19.9.2 | Bit Manipulation Instructions
All microcontrollers need to address data at the bit level because they may have to deal with one bit interfaces like single switches, LEDs, relays, etc. All these devices require the setting or clearing of single bits.
Which Are the Bits That Can Be Addressed Individually?
- The carry flag
- The bits in the bit addressable area of RAM
- The bits in registers that are bit addressable, e.g., PSW.1. P0.3, P2.4, ACC.0, etc.
Let us see, one by one, the instructions which allow single bits to be addressed.
Refer Table 19.8 and the following examples.
Table 19.8 | List of Data Manipulation Instructions
When the MCU is powered on, the default register bank is bank 0. Write a program to switch to bank 3 and then to switch to bank 1.
On startup, it is register bank 0, which is operational, i.e., RS0 = RS1 = 0 will be the status of the bank select bits.
The bits of the PSW needed for selecting a register bank are shown as follows:
The code lines are as follows, for switching to bank 3.
Now to switch to bank 1, it is only necessary to make RS1 = 0. The instruction for this is
19.9.3 | Branch Instructions
Branching is a very important aspect in programming and making its actions to be ‘conditional’ is what gives decision-making capability to any computer. In 8051, there are unconditional, as well as conditional branch instructions. Let us have a look at these instructions. We will start with the unconditional type of the ‘jump’ instruction.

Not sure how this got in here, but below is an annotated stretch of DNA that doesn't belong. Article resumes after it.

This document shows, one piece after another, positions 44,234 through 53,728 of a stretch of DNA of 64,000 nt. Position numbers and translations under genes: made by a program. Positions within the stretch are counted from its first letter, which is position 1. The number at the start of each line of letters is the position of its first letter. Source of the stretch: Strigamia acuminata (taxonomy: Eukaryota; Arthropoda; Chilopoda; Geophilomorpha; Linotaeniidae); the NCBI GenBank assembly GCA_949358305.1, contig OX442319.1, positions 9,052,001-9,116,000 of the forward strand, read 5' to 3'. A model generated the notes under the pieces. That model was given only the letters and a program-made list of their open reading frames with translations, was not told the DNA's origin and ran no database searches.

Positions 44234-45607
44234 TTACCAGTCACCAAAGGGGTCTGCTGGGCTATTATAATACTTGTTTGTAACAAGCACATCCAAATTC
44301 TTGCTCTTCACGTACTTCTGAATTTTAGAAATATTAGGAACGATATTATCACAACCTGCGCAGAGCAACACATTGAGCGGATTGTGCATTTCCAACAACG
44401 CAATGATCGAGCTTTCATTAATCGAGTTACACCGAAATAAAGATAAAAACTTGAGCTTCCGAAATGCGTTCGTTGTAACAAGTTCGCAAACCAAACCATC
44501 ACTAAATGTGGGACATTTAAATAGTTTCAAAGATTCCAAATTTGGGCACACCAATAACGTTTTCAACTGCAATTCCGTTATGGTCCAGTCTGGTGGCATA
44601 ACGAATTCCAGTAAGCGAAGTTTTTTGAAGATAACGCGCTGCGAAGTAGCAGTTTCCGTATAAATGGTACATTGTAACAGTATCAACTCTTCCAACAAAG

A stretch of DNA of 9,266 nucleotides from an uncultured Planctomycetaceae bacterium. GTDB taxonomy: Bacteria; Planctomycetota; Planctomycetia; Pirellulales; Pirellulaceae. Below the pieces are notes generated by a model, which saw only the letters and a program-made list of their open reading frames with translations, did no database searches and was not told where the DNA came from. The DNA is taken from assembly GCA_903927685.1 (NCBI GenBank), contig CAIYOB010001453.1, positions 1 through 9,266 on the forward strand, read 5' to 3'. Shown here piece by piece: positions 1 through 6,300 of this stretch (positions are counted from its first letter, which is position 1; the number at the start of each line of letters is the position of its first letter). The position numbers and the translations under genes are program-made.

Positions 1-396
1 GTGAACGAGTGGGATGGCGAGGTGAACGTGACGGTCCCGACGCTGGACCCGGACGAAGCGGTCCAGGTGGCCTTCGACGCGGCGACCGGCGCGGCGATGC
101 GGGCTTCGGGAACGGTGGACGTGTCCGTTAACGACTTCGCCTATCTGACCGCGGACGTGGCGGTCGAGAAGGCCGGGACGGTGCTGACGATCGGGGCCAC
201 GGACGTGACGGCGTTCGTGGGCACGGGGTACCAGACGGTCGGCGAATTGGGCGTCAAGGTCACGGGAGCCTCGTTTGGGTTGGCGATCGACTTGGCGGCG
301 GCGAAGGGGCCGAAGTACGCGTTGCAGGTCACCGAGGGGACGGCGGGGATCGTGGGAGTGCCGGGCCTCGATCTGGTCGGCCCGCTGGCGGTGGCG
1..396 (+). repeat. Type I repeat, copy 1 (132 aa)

22.214.171.124 | Unconditional Jump Instructions
SJMP stands for ‘short jump’; it is also a ‘relative’ jump. What these terms mean is that the destination is expressed as a ‘relative’ number, and that the ‘relative’ number is short, i.e., only 8 bits. The number is a signed number and denotes the distance (in bytes) between the current PC value and the target (destination) address. If this number is negative, it is a backward jump, the maximum range of which is -128. If forwarding jumping is what is needed, the number is positive with a maximum range of +127.
In practice, the programmer does not need to know this relative number. He can write the label corresponding to the destination, and the assembler will calculate the ‘displacement’ and insert it into the machine code. To get to the target, the value of PC (when the SJMP instruction is executed) will be added to the displacement in the code, and this will be the new value of PC. Thus, control will be taken to the target address and the change of flow of the program occurs.